Can I see your head on a plate? - Restoring Excellence

Can I see your head on a plate?

Cases

Oct 08
Can I see your head on a plate?

I was once watching one of those ubiquitous cooking competitions, where talented hopefuls are judged by professional chef's.

In one episode, one of the judges remarked that the food was a mess. That the contestants head was a mess. That he could see the contestants head on a plate.

No I do confess that I used to think this was hippie nonsense. We have no time for our internal factors. We just talk about facts and procedures and evidence base.

However, with increasing experience teaching and practicing, I find it to be true.

You can see the state of your head in your work.

If you mind is quiet, calm, and orderly, so will your work be. If your mind is stressed, distracted, rushed, disorderly, so will your work be.

You will see this if you watch someone who is very competent and skilled. They do not look fast. Yet they finish quickly. Their hands are not highly kinetic. There is not a lot of movement. Yet each part of the procedure, is done calmly and correctly, before the dentist moves to the next part. 

There are a few things you can do to get your mind calm and quiet before a complex or stressful procedure. 

1. Breath. Breath slowly. And deeply. Noticing how your breath feels and how far you expand your stomach as you breath.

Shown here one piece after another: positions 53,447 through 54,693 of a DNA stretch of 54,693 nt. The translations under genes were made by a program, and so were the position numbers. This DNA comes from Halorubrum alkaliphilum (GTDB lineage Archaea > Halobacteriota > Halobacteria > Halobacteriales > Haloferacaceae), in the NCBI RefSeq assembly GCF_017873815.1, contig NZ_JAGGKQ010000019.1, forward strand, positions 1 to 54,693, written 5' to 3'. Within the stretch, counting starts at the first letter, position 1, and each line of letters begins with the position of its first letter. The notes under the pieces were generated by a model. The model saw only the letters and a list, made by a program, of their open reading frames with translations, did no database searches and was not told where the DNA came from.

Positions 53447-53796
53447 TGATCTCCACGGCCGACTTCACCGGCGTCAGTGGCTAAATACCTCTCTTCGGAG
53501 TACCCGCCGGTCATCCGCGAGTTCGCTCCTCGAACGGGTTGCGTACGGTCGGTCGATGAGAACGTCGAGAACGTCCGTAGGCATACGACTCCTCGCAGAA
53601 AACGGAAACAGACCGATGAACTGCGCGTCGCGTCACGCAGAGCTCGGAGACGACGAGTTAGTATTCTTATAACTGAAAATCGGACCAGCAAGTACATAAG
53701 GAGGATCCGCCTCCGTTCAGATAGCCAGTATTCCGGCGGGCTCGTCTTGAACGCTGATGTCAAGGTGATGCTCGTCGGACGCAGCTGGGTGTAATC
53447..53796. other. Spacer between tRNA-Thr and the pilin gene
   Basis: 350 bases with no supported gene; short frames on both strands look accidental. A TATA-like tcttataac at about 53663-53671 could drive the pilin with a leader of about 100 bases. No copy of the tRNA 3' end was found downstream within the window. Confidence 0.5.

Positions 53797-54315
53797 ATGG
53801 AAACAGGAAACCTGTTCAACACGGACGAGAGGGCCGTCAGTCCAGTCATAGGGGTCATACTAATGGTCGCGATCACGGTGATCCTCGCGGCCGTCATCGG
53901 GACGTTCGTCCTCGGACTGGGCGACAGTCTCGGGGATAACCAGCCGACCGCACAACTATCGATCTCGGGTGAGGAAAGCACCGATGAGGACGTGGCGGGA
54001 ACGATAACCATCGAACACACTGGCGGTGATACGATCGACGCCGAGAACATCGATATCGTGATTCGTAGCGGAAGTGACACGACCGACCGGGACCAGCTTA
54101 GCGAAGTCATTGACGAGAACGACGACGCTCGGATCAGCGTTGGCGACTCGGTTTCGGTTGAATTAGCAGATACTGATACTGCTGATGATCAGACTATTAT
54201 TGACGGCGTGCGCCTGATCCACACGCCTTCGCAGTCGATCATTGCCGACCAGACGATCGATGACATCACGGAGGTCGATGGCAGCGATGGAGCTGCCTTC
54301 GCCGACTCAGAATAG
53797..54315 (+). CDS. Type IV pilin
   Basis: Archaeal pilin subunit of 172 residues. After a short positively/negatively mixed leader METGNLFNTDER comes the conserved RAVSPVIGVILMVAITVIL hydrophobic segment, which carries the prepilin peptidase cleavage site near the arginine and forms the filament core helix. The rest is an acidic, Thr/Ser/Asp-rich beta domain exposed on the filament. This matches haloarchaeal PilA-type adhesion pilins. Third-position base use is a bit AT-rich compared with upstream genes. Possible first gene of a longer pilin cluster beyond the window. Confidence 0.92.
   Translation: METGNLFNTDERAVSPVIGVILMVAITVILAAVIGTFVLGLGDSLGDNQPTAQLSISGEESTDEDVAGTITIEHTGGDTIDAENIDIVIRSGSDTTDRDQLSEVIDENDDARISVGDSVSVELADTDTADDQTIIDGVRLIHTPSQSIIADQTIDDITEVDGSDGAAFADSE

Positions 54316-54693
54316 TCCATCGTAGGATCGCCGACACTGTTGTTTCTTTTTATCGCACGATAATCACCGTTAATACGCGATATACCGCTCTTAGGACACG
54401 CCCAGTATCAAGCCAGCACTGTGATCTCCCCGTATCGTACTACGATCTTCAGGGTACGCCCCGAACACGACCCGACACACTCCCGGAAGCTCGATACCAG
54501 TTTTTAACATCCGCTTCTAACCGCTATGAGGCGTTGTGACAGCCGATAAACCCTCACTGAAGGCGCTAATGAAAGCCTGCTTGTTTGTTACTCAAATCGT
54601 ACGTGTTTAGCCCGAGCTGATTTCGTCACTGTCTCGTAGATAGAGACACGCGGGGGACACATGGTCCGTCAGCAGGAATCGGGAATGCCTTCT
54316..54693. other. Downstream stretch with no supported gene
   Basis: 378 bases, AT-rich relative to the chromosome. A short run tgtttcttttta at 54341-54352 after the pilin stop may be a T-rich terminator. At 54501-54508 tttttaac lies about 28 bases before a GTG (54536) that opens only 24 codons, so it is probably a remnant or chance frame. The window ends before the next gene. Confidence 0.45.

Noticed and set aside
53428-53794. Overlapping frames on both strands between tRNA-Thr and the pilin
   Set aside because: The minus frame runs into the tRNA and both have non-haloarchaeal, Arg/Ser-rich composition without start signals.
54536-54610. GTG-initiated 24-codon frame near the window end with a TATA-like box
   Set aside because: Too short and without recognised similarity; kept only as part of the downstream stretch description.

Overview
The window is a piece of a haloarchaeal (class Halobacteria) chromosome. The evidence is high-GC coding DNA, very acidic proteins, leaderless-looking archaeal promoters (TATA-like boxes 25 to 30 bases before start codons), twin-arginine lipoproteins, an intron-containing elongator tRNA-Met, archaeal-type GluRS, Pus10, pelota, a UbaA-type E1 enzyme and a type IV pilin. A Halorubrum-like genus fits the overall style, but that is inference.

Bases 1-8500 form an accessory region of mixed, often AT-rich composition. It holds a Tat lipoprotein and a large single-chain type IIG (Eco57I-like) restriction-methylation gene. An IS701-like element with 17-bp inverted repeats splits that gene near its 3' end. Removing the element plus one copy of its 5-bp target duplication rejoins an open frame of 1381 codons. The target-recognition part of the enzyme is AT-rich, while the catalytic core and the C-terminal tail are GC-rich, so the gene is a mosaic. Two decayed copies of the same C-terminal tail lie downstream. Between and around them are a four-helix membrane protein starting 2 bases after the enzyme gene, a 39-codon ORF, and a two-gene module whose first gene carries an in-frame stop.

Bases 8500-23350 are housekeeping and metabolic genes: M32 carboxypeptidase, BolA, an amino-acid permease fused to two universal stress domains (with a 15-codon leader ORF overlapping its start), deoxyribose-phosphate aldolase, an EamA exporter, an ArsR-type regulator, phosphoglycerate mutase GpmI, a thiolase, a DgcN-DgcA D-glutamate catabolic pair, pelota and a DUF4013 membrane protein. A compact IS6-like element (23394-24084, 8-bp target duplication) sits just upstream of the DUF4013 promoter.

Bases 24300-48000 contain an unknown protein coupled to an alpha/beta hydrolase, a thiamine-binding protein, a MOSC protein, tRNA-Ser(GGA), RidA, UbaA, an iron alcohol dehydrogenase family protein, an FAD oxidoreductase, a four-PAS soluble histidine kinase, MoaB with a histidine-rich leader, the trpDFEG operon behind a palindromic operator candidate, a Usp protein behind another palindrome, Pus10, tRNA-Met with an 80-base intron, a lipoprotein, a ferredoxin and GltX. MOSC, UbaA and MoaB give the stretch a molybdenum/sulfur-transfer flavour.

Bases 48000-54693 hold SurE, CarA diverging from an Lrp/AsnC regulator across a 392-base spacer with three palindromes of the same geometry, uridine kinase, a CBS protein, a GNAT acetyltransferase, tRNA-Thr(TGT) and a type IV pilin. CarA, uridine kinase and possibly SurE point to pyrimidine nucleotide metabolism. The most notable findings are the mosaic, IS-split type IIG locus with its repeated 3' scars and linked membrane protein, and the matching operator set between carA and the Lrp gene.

2. Visualise. Imagine the procedure from start to finish before you begin. If you cannot, then don't start until you can. 
3. Unwrap. Treat each part of the procedure like it is a box. Open the box. Take the procedure out. Do it perfectly. Put it away. Don't think about it again. If you do, your mind will start hunting backwards and forwards between different parts of the procedure. Nothing else makes your head such a mess.
4. Rest. For long procedures, it is better to rest for a few minutes every so often, than to work with no breaks. As you fatigue, your performance drops off and you become less and less effective. You finish faster if you stop and rest a few times.
5. Reduce distractions. Phone calls can wait. Staff questions can wait. Ordering can wait. The technician can wait. Every distraction saps significant energy in a process called switching cost. This massively reduces your care and compassion.
6. Medicate the patient with some anxiolytics so that they are less anxious. Anxious patient = Anxious you. 
7. Book longer than you need. Time pressure massively messes your head up.

These are not exhaustive ideas. There are many more things you can do.

Just think about the state of your head before you go into a long and complex procedure. 

Is you mind quiet? Is it still? Is it focussed? Is it organised? 

If not, take a bit of time to get that right, before you pick the drill up. It's not about how fast you are. It's about how fast you finish. 

Slow is fast.

Do you agree that the state of your mind is important? 

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